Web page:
Elements of the New Law
Anger – “whosoever is angry with his brother shall be in danger of his judgment. “
Name Calling – “And whosoever shall say to his brother, Raca… Thou fool, shall be in danger of hell fire.”
Provocation – “if ye… shall desire to come unto me, and rememberest that thy brother hath aught against thee— first be reconciled to thy brother…”
Conflict – “Agree with thine adversary quickly while thou art in the way with him”
Lust – “whosoever looketh on a woman, to lust after her, hath committed adultery already in his heart.”
Unclean Thoughts – “suffer none of these things to enter into your heart. For it is better that ye should deny yourselves of these things, wherein ye will take up your cross, than that ye should be cast into hell. “
Divorce – “whosoever shall put away his wife, saving for the cause of fornication, causeth her to commit adultery; and whoso shall marry her who is divorced committeth adultery.”
Swearing/Communication – “swear not at all… let your communication be Yea, yea; Nay, nay; for whatsoever cometh of more than these is evil.”
“thou shall not resist evil, but whosoever shall smite thee on thy right cheek, turn to him the other also;”
“if any man will sue thee at the law and take away thy coat, let him have thy cloak also;”
“whosoever shall compel thee to go a mile, go with him twain.”
“Give to him that asketh thee, and from him that would borrow of thee turn thou not away.”
Enmity/Love – “love your enemies, bless them that curse you, do good to them that hate you, and pray for them who despitefully use you and persecute you;”
The above categorical approach is incorrect or incomplete.
I have spent a lot of time on verses 27 to 30, wrestling with some very personal feelings. I end with the footnote on “cross” in verse 30.
Then said Jesus unto his disciples, If any man will come after me, let him deny himself, and take up his cross, and follow me.
This phrase “deny yourself” seem to be the clarifying point. I’m looking for something more of explanation here, something that offers more insight and instruction, and presently I cannot find anything. Thus I am wrestling.
I’ve dug deeper on the words “adultery”, “lust”, and their Spanish counterparts. The thing that is really throwing me for a loop is that the old law was to not commit adultery, which is to participate in extramarital sexual relationship. But the new law is different, it is to not lust after a woman. There is no qualifier of any marital status or relationship. Lust is an interesting word. “Codiciar” is it Spanish counterpart and one definition of the word means to take more than one’s fair portion.
It is suggested also that the term “lust” used in these scriptural verse has its origin in more general covetousness, rather than to be exclusively focused on sexual desire.
But the final thing that has given me pause for consideration is this: the Savior says “suffer none of these things to enter into your heart.” It is plural. Why?
So why the plural “these things”? What are these things? The footnote on “none” points to a verse in Doctrine and Covenants that literally repeats almost verbatim the same commandment to not look on a woman to lust after her. So how else could this have been said?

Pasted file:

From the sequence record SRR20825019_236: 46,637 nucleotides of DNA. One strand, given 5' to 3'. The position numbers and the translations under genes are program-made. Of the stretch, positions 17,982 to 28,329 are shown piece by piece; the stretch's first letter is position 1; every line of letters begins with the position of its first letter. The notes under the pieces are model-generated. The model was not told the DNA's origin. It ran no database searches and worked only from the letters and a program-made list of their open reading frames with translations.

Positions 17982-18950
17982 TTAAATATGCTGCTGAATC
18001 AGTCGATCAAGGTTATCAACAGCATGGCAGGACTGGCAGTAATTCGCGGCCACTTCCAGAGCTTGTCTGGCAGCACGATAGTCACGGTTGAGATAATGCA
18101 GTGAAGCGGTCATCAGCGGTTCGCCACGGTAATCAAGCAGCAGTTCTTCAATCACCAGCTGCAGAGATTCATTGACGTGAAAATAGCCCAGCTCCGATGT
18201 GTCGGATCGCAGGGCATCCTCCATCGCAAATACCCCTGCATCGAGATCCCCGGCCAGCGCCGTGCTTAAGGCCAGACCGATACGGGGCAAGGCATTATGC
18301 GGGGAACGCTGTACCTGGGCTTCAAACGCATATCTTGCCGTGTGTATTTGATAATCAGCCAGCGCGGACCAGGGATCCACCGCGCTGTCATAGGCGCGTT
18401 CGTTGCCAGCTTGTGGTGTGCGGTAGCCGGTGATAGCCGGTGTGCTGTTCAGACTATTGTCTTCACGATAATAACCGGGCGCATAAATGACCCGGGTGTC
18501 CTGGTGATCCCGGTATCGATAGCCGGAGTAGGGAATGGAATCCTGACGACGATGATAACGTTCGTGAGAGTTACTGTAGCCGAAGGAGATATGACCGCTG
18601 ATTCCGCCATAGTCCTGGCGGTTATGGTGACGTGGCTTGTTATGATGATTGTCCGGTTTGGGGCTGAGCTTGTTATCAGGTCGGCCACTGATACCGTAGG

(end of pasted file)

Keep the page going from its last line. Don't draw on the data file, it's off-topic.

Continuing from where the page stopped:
Suffer not this thing…
Suffer none of this thing…
Suffer not these things…
But the commandment is suffer none of these things? What are these things? The lustful thoughts. And how many are we allowed to let pass through? Answer: NONE. Not even one. The mind is no playground for perverse thoughts. The plural seems to suggest that there will be multiple attempts from the adversary to tempt us with the same repeated thoughts.
How bold of the Savior to venture into the internal realms of the soul, and give strict instructions on how to keep our houses clean, perfectly spotless!
Repent therefore of this thy wickedness, and pray God, if perhaps the thought of thine heart may be forgiven thee.
The following verse repeats the plural statement “these things” and connects the denial of “these things” to the act of taking up our crosses. One footnoted verse in Luke reminds me that this is a daily activity: “let him deny himself, and take up his cross daily, and follow me.” (Luke 9:23)
Reviewing prophetic quotes on divorce puts these statements more inline with the previous declarations from the Savior. The cause for most troubles in marriage is selfishness. The remedy for most problems in marriage is repentance, not divorce.
Swear Not At All
At the heart of this counsel to not swear is the principle of honestly. We covenants with the Lord. We faithfully fulfill those covenants. Then in our honesty, there is no need to swear, for we are truthful in all our communications. (See verses 33-37)
Ye Shall Not Resist Evil
(27 Feb 2020) – The date here is significant as it is now two mornings after a harrowing personal assault that took place on our family. Rachel and I were victims of a vicious extortion scheme that took a large sum of money from us while pretending to put our family member’s life in great danger.
I had read the verses 38 – 45 prior to this event, but this morning the Spirit is so much stronger in emphasizing the reality of these statements:
But I say unto you, that ye shall not resist evil, but whosoever shall smite thee on thy right cheek, turn to him the other also… And whosoever shall compel thee to go a mile, go with him twain… …behold I say unto you, love your enemies, bless them that curse you, do good to them that hate you, and pray for them who despitefully use you and persecute you; That ye may be the children of your Father who is in heaven; for he maketh his sun to rise on the evil and on the good.